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BMW taps swarm intelligence for real-time traffic info

February 09, 2011 | Christoph Hammerschmidt | 222901365
BMW taps swarm intelligence for real-time traffic info With the next generation of the traffic information system included in its ConnectedDrive communications platform, BMW claims it significantly will improve traffic information quality fed into the on-board navigation system: The system uses data bases collected from a large number of roadside sensors as well as anonymized mobile phone and navigation system motion data.

BMWs navigation system featuring the new Real-Time Traffic Information system (RTTI) will be available the company's new models from autumn 2011 as an alternative to the continually available Traffic Message Channel (TMC). While TMC uses conventional traffic bulletins which frequently are outdated already when they are issued, RTTI will access aggregated data from many sources including induction loops embedded in city streets and other roadside sensors collected in real-time. Apart from truck fleets operated by freight forwarders and taxis with navigation systems linked to a control centre, mobile phones carried in vehicles will also deliver data that indicate traffic jams or tailbacks.

The dynamic network connections of cellular phones will transmit anonymous movement profiles which will be matched with the entire road network. The number of locations and the speed at which they are changed within the cellular network will provide information about the current status of the respective traffic situation.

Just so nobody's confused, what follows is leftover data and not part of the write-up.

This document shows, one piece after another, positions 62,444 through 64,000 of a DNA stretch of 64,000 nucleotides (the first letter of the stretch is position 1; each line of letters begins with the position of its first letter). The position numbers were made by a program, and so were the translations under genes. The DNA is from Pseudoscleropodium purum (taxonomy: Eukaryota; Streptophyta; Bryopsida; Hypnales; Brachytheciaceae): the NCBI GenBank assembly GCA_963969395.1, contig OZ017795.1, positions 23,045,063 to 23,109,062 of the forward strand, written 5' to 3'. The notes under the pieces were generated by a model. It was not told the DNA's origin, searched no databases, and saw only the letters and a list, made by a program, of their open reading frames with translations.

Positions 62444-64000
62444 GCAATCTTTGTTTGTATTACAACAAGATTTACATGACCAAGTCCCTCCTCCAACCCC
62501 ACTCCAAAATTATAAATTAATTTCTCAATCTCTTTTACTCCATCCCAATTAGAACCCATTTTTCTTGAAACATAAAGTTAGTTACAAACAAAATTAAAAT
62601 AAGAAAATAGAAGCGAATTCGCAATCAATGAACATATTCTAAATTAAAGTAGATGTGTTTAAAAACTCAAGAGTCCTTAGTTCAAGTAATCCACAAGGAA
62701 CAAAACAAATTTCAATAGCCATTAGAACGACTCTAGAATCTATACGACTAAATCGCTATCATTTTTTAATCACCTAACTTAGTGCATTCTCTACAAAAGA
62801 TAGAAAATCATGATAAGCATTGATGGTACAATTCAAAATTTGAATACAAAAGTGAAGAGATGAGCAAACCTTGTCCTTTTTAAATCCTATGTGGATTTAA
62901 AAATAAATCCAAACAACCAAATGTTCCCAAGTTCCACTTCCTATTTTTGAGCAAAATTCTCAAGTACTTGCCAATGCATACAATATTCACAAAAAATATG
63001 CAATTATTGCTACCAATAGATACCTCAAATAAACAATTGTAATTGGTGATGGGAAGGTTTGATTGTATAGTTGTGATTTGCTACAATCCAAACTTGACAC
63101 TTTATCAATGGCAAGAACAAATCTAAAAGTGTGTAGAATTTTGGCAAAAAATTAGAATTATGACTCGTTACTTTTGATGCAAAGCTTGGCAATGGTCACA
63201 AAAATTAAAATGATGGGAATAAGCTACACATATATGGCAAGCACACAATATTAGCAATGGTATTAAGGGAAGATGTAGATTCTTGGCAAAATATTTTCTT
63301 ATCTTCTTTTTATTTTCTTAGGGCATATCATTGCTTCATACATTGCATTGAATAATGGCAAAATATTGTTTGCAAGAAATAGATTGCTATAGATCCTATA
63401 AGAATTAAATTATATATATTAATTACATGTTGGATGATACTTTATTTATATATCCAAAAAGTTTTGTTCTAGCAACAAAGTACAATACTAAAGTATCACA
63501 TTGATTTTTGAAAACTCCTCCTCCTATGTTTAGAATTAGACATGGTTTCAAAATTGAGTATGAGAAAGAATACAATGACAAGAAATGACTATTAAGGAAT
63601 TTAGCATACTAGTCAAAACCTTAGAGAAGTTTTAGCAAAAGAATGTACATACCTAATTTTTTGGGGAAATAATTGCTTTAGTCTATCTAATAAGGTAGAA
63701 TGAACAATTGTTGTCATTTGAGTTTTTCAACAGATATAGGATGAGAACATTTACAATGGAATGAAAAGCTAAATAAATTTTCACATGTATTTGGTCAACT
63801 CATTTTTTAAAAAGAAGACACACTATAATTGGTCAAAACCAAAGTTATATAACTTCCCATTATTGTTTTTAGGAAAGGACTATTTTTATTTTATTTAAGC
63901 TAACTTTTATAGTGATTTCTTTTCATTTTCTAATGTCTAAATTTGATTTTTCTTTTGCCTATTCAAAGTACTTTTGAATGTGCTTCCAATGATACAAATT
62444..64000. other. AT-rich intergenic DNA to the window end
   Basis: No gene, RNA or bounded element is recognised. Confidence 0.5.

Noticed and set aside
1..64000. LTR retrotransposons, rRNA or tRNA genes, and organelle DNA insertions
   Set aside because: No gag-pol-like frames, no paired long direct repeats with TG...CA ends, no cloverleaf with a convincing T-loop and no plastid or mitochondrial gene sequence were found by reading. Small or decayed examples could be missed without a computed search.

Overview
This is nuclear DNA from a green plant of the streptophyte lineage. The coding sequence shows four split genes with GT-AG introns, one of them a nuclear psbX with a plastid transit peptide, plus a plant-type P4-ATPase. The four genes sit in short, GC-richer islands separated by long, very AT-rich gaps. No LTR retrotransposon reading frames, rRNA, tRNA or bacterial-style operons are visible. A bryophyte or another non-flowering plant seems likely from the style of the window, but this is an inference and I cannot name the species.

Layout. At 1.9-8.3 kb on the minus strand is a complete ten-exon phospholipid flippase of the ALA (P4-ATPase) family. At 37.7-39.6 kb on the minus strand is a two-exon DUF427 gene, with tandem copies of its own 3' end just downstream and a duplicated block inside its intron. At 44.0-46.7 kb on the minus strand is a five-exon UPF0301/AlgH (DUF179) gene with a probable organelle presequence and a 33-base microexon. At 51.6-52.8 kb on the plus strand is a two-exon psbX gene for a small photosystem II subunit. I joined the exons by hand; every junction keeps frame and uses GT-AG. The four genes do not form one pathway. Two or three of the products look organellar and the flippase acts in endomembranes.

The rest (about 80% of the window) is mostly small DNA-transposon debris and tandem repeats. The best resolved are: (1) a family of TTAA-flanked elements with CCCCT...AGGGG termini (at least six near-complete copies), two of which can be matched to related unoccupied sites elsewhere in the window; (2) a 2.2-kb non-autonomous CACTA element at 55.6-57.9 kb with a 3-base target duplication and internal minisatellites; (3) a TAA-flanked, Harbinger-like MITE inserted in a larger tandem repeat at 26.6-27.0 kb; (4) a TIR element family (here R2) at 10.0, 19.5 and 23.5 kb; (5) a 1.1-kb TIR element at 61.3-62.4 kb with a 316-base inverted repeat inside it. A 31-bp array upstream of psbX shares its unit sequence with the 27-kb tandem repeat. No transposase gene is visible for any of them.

Also included into the data aggregation scheme are local authority traffic computers, which will allow drivers in many towns and cities to receive information about possible delays on ring roads and connection routes between cities. These data are aggregated by a service provider and transmitted in real time via the GSM cellular network.

Coloured road markings on the navigation map displayed in the control display of BMW's iDrive control system indicate the latest traffic flow. The appropriate traffic situation is displayed in four increments – from green for free traffic flow, through yellow for slow-moving traffic and orange for stop-and-go, to red for gridlock.

The analysed road network is divided into sections of 500 metres and information is updated every three minutes. This means that very precise data is provided on the length of queues and the resulting delays. The driver is also able to notice changes on the color map display to identify whether the traffic situation has gotten worse or the tailback has already started to disperse.

In order to use RTTI, the car must be equipped with the BMW Navigation System Professional including mobile phone preparation with Bluetooth interface. An active smartphone app is not necessary, BMW says.

The company plans to launch the service at first in France, Germany, Italy and the UK.

 










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